2. I happen to be one of the aforementioned gray haired old bikers. Ours does get ridden plenty though. No TT (tavern to tavern) riders here. Couple hundred miles is about right for an nice ride out to lunch and back. Anyway.... you wouldn't catch these particular gray haired old bikers on anything but a Harley, but in all fairness the quality and reliability factor on any new machine is going to be good. Sure, might get a lemon, but by and large you can expect about zero issues on a new machine that you maintain properly. Any of your choices have the size and weight to fit on the deck of an hdt or in a toy hauler with no problem, so no worries there. You are looking at some apples, and some oranges, and somebody threw a banana in the bowl there as well. The Polaris Slingshot is NOT a motorcycle. It has a steering wheel and seat belts, and may be a fun little convertible to drive, but it is NOT a motorcycle, and please don't bring them to Sturgis, but I digress. You are really looking at two apples (the Harley and the Honda) which feel kinda sorta like a motorcycle with the single front wheel, and one orange (the Can Am) which really doesn't feel like a motorcycle with the wider front end, despite being able to throw a leg over it and having handle bars. Nothing against a Can Am, lots of folks like them, but they just don't feel like you are on a motorcycle. Particularly if it is an automatic. And of course as others have mentioned, an actual two wheeled motorcycle is a whole different riding experience. So I guess my question in helping guide your decision, may come down to "why a trike"? Again, nothing against a trike, I know lots of folks who ride and love them, but for YOU, why a trike? Are you new to riding and unsure about a motorcycle and think you will be more able to handle a trike? Maybe a physical limitation that prevents riding a two wheeler? Planning on pulling a trailer with it? Think it is safer than a motorcycle? Just don't want to put your feet down? Worried about having a reverse gear? So what is your reasoning on a trike, and just as importantly, how do you intend to ride it? TT rider? Running errands around town? Long day trips? Cross country road trips? Pulling a little pop up? If you plan on riding with a regular group often, what are they riding? Bringing in the dog?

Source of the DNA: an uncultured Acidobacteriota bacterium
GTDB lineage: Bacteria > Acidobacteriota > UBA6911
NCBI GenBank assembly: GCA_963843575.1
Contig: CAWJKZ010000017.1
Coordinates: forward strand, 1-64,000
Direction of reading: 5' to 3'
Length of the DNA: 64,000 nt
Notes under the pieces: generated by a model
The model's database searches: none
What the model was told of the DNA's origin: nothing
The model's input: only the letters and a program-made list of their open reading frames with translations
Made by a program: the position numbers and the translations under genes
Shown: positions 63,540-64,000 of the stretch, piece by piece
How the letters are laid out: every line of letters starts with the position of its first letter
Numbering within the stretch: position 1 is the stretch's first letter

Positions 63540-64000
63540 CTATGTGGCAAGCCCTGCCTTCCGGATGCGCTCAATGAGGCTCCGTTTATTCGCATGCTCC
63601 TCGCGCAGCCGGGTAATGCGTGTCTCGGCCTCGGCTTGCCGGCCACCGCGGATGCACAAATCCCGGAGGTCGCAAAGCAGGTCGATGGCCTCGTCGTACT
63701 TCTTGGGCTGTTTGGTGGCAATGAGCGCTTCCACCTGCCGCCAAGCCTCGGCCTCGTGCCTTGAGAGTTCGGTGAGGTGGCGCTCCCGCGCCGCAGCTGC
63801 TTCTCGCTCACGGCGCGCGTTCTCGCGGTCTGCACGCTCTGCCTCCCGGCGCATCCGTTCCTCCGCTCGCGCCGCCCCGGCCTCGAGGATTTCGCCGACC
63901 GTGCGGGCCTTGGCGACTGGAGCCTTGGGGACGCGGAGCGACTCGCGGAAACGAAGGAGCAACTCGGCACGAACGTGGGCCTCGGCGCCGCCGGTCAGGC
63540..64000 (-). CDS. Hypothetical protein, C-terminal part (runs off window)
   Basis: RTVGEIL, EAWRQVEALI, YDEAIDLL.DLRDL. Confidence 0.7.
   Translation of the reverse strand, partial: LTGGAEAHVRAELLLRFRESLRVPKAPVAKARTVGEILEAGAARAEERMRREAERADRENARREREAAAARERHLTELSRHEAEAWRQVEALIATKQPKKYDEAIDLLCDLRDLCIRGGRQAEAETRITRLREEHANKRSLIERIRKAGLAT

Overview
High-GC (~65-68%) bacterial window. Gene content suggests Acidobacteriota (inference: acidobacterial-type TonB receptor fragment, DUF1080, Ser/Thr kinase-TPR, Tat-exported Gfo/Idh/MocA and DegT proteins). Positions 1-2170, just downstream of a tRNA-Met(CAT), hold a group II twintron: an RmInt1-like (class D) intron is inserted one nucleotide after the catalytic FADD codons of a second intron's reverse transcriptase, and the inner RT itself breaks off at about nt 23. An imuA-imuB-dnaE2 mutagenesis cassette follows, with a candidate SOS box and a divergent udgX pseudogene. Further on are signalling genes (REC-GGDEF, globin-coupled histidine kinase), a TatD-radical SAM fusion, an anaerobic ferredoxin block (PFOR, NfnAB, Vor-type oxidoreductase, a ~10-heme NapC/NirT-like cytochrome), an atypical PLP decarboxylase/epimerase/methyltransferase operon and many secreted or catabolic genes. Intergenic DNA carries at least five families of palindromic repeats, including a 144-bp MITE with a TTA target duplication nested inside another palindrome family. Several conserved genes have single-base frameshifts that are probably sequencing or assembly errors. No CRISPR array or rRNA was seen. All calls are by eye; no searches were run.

3. Sure, I'll jump in, why not. China build does not automatically equal low quality. The Chinese manufacturers build their products to the specs required by their customers here in the U.S. If I as a U.S. based distributor want to source the absolute cheapest piece of junk that will technically meet dot standards so I can sell them as cheaply as possible, China will happily build those for me. If I want to source the absolute best quality product in the industry and I and my customers are willing to pay for that, China will happily build those for me. China is not just about cheap junk, (at least in modern times) they build exactly the products spec'd buy the buyers here in the U.S. Don't like that cheap piece of Chinese made junk you bought at your local hardware store that we all like to stereotypically complain about? Don't bitch about China, bitch about your local hardware store that went out to find that cheap piece of junk to sell you. They could just as easily purchase top quality products built anywhere in the world, but they make that decision based on what they think you the customer will be willing to pay, and what level of quality you are willing to pay for. It is NOT China's fault. Maybe in the old days when China first got into manufacturing on a world scale, but certainly not now. I speak to this with a little experience, in our business of custom aluminum wheels we have sold both USA and China wheels. We started with the one (the only one) US manufacturer of custom wheels, American Eagle wheels. Sold their product exclusively for many years. We just assumed that poor quality control was what existed in the wheel business. We literally had to open and inspect each and every wheel before we sold it to the customer to avoid returns for scratches, poor polishing, chips, paint issues, chrome peeling, you name it. I kept polishing material and a power buffer in the shipping department to fix the issues we could, and returned things we could not like paint flaws. Dealt with a regular number of pinhole leaks (under warranty) in the wheels. AND THEN we tried another brand, made in China. Eagle kept having supply issues, being out of important part numbers when we needed them, so it was either sell some China wheels or have nothing to sell at all at times. Funny thing was, no more quality control issues. No more pinholes. Almost zero chrome warranty issues. Supply issues went away. We sold both for many years, being kinda loyal to that one US manufacturer, and the China stuff was consistently much better. Eventually American Eagle went out of business. I think mainly due to third generation ownership running it into the ground, quality and supply being just the most obvious problems, but the point is in my personal experience was the quality on the US made product was just not there. And my wheel customers are still moaning that there are no US made wheels to buy, they are all China. And they generally don't believe me that the China stuff was better, they think I'm just being a salesman. Tires are exactly the same. When we talk about "china bombs" remember that the vast majority of campers go to the lake and back twice a year, never get any significant miles on them, and likely never replace the tires in the life of the camper. They just sit in the driveway and dry rot. So the trailer manufacturers put on the cheapest piece of junk tire they can get their hands on, all they generally do is hold the camper off the ground for the next 20 years. And besides, what normal buyer will make the decision to buy/not buy a given camper based on the tires? Much more likely it is because the wife takes a shine to the nice floral print towel holder in the kitchen and nobody even bends over to look at the tires. So why should they put expensive tires on them? Those of us on this forum are FAR from the average camper with the miles we put on and the weight of the rigs. And most replacement tire buyers are the same way, "we have the Goodyear for $130 each, or the Tow Queen 2000 for $59, which would you like?". And knowing they only go to the lake twice a year, they buy the Tow Queen 2000's. I, and most on the forum are a little different. We tow a lot of miles with heavy loads and know the value of buying the best tires we can find. I am shopping for a new (cargo) trailer right now, and I know before I even buy the trailer that I will also be buying five (with a spare) new wheels and top quality tires with a higher load rating. And the brand new wheels and tires off the trailer will go straight to the swap meet to sell to some happy fool that goes to the lake twice a year. I have blown out more than my fair share of Goodyear Marathons over the years, admittedly running right at the edge of the load rating. The new Endurance tire seems to be better, at least I haven't had any blow out yet. And certainly the G614's if your trailer is heavy enough for that is the way to go. But the main point is, I'm so tired of the whole "China Bomb" arguments from people that go out of their way to buy the cheapest possible tire when quality (expensive) tires exist. If you buy the cheapest possible product you can find, no matter what kind of product, the results are predictable.